18 ECOOP 2009 Program Verification using Spec# Non-Null Types If you decide that it's the caller's responsibility to make sure the argument is not null, Spec# allows you to record this decision concisely using an exclamation point. Spec# will also enforce the decision at call sites returning Error: null is not a valid argument if a null value is passed to a method that requires a non null parameter.

19 ECOOP 2009 Program Verification using Spec# public class Program { public static void Main(string![]! args) { foreach (string arg in args) { Console.WriteLine(arg); } Console.ReadLine(); } Non-Null Example args[i] != null args != null

20 ECOOP 2009 Program Verification using Spec# Another Non-Null Example using System; using Microsoft.Contracts; class MyLibrary { public static void Clear(int[] xs) { for (int i = 0; i < xs.Length; i++) { xs[i] = 0; } Where is the possible null dereference?

21 ECOOP 2009 Program Verification using Spec# Another Non-Null Example using System; using Microsoft.Contracts; class MyLibrary { public static void Clear(int[] xs) { for (int i= 0; i < xs.Length; i++) // Warning: Possible null dereference { xs[i] = 0; // Warning: Possible null dereference }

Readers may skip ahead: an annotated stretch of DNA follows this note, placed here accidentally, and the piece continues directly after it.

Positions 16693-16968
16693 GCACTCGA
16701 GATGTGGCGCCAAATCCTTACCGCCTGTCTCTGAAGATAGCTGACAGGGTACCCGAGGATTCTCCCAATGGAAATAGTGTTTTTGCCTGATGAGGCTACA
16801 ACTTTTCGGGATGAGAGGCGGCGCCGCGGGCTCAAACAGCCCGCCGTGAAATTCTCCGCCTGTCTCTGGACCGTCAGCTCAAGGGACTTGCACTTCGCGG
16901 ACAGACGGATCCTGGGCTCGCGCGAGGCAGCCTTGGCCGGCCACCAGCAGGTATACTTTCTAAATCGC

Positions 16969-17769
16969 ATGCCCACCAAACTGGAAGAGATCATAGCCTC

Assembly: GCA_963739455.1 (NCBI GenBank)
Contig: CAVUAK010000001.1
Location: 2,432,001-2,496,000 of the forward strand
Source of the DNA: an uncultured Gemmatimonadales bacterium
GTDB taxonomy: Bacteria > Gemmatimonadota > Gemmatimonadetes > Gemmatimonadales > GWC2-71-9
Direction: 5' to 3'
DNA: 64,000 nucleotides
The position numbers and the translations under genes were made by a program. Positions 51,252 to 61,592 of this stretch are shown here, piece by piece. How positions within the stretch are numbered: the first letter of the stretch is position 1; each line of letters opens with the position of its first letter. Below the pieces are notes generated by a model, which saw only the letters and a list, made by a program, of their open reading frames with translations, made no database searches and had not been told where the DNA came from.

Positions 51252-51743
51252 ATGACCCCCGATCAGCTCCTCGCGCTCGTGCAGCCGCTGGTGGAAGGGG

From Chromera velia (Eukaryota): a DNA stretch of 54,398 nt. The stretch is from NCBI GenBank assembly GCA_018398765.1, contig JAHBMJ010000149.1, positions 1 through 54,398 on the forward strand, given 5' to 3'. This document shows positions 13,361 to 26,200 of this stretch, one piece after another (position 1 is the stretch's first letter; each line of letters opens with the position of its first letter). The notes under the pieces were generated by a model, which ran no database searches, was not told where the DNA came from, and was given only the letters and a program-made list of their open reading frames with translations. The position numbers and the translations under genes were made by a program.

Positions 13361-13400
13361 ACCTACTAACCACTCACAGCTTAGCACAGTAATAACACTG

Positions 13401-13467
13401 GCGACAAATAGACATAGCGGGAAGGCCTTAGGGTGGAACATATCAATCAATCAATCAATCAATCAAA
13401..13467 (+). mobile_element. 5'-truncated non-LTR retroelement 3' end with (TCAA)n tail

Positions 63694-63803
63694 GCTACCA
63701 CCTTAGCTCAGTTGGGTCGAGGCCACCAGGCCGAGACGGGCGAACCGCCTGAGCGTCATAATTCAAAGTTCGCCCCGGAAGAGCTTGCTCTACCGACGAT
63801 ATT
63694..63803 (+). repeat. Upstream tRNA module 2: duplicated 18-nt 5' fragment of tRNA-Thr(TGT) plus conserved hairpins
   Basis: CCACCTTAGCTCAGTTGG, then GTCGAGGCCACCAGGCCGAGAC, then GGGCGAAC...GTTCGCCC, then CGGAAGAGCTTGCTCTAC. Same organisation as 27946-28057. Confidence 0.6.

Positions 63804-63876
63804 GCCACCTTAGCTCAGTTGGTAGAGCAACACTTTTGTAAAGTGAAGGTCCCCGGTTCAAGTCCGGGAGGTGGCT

22 ECOOP 2009 Program Verification using Spec# Another Non-Null Example using System; using Microsoft.Contracts; class MyLibrary { public static void Clear(int[] ! xs) { for (int i = 0; i < xs.Length; i++) // No Warning due to ! { xs[i] = 0; // No Warning due to ! }

23 ECOOP 2009 Program Verification using Spec# Another Non-Null Example using System; using Microsoft.Contracts; class MyLibrary { public static void Clear(int[] ! xs) { for (int i = 0; i < xs.Length; i++) { xs[i] = 0; } class ClientCode { static void Main() { int[] xs = null; MyLibrary.Clear(xs); }